Monday, 6 June 2011

List, create, delete and set partition type for primary, extended, and logical partitions

As with many things in Linux, there are many ways of performing the tasks needed to master this objective. In general you will either use fdisk or parted. 

List Partitions: 

fdisk -l - will provide a list of partitions for all devices in the system

fdisk -l /dev/sda - will list all partitions for disk sda

Alternatively, you can use parted, like this:

parted - once inside the parted shell, type:

print all

In order to list the partitions in a single device, once inside the parted shell, simply type:
If you want to change the device you are operating in, you can either invoke add the device to the parted command, e.g.

parted /dev/sdb

or while inside the parted shell:

select /dev/sdb

Note, that you could run the commands outside the parted command shell, like this: parted -l

Create Partitions:

First we'll use fdisk, note that this is for a blank disk, if the disk already contains partitions then there will be limitations, e.g. if you already have 4 primary partitions you'll only be able to create an extended partition.
  1. Start fdisk (note that you can type m for help) - fdisk /dev/sdb  or fdisk -u /dev/sdb for sizes in sectors instead of cylinders
  2. Type n and you'll get the following options
  3.    Command action    
      e   extended   
             p   primary partition (1-4)  
  4.  Type p
  5. Type 1, to make this the first partition
  6. The next option is where to start your partition, I normally accept the default, so I hit Enter
  7. The last option is where to end your partition. If you want just one partition accept the default, otherwise just select your partition size, e.g. say you want a 1 GB partition, you need type +1G
  8. type w, to write your changes to the partition table and exit fdisk.
You'll have to wait until the following objective  Create, mount, unmount and use ext2, ext3 and ext4 file systems to learn how to use the partition you have just created.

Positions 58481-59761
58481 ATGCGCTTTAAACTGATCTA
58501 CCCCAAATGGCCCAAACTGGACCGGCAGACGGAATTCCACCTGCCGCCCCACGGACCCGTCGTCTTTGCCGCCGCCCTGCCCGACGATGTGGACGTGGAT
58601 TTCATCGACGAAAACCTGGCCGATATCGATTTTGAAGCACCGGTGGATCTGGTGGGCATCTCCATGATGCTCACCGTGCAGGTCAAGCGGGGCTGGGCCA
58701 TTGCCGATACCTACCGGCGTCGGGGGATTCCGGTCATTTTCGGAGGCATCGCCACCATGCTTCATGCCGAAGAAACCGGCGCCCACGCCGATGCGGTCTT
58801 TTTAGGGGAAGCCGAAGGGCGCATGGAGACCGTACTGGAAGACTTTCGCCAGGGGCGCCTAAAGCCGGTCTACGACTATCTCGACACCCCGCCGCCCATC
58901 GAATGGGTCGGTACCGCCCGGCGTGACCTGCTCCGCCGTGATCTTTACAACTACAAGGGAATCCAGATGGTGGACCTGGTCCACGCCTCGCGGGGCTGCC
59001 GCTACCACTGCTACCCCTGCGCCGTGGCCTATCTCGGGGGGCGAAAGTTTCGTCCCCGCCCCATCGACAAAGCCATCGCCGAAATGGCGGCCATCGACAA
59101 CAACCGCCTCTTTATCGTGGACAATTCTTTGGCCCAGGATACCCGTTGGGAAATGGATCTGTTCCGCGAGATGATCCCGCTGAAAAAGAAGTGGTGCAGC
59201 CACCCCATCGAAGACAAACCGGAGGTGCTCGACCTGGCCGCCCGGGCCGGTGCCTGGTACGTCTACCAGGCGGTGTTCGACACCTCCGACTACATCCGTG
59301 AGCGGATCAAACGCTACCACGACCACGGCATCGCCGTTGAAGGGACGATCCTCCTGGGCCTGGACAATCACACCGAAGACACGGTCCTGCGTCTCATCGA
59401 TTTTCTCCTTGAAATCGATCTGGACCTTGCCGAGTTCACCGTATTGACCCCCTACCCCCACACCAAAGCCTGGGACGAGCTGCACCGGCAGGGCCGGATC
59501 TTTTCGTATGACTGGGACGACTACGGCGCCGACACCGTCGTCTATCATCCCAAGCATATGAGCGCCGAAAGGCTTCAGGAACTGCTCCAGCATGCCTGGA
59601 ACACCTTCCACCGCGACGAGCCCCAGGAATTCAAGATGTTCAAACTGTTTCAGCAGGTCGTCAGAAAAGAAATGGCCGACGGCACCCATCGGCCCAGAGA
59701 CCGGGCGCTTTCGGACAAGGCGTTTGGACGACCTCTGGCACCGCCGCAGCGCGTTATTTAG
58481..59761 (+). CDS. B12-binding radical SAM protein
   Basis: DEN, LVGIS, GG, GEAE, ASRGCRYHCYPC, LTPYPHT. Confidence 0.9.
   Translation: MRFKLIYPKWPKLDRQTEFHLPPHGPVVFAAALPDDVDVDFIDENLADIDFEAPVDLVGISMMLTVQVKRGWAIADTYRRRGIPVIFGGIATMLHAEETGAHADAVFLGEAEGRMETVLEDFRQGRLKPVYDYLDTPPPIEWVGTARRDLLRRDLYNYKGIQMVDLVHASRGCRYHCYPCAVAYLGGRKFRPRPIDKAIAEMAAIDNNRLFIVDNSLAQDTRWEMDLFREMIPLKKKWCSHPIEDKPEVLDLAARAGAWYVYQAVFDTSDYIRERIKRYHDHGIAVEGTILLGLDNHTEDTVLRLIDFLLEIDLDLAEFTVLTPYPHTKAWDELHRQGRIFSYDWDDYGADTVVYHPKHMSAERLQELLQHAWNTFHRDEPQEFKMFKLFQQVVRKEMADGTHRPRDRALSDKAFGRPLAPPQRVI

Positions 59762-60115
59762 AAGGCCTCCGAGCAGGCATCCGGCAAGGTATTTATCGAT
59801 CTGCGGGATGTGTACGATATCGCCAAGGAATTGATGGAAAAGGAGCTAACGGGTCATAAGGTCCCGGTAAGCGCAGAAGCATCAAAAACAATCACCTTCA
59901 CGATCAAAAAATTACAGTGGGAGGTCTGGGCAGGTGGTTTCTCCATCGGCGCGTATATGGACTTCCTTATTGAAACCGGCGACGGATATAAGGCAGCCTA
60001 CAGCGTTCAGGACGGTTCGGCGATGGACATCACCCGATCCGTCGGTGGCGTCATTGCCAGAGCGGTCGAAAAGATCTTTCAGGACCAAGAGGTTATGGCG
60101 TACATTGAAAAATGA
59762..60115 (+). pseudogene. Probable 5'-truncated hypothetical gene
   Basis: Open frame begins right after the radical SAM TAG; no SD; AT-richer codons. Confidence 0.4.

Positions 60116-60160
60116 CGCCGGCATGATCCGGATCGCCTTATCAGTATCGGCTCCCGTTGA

Now, let's turn to parted.
  1. Start parted (note that you can type help for help)- parted /dev/sdb
  2. Type makepart
  3. You'll get a choice of primary or extended, type primary
  4. Select the file type, e.g. ext4
  5. Select the start for the partition, note that unlike fdisk, you have to type something here, e.g. 1 for the partition to start at the beginning of the disk
  6. Select the end of the partition
  7. You might get a warning that the partition is not best aligned for performance, if you set the start at 0.
  8. Exit parted.
  9. Alternatively, you can just type parted /dev/sdb primary ext4 1 1000M from the command shell
Note, that due to limitations in the MBR, it is only possible to have four primary partitions. If more partitions are needed, then an extended and logical partition(s) need to be created. In essence, an extended partition is created and inside the extended partition, logical partitions can be created. These can then be used in a similar way to primary partitions.

Using parted only, and assuming that the disk is 8 GB and has a 1 GB primary partition:
  1. First make an extended partition - parted /dev/sdb mkpart extended 1000M 8000M
  2. Then make a logical partition - parted /dev/sdb mkpart logical 1001M 4000M
  3. output from: parted /dev/sdb print
Model: VMware Virtual disk (scsi)
Disk /dev/sdb: 8590MB
Sector size (logical/physical): 512B/512B
Partition Table: msdos

Number  Start   End     Size    Type      File system  Flags
 1      1049kB  1000MB  999MB   primary   ext4
 2      1000MB  8000MB  6999MB  extended               lba
 5      1001MB  4000MB  2999MB  logical
Note how the logical partition has a number of 5

Delete partitions:

For fdisk.
  1. fdisk /dev/sdb
  2. Type d
  3. Type the number of the partition you want to delete
  4. Type w
For parted.
  1.  parted /dev/sdb
  2. rm n - where n is the number of the partition you want to delete.
  3. Alternatively, parted /dev/sdb rm n - where n is the number of the partition you want to delete.
Set partition type:

This is relatively simple for fdisk.
  1. fdisk /dev/sdb
  2. Type t
  3. Type the partition number you want to use
  4. If you know the code, then type it, otherwise type L to get a list of partition codes
  5. Let's say we want to make it a swap partition, so type 82
  6. Type w
I'm not 100% sure how to do this with parted.

You can do parted /dev/sdb 5 set lvm on, to set the lvm label on, but I don't know how to change the partition type to say VMWare VMFS.

No comments:

Post a Comment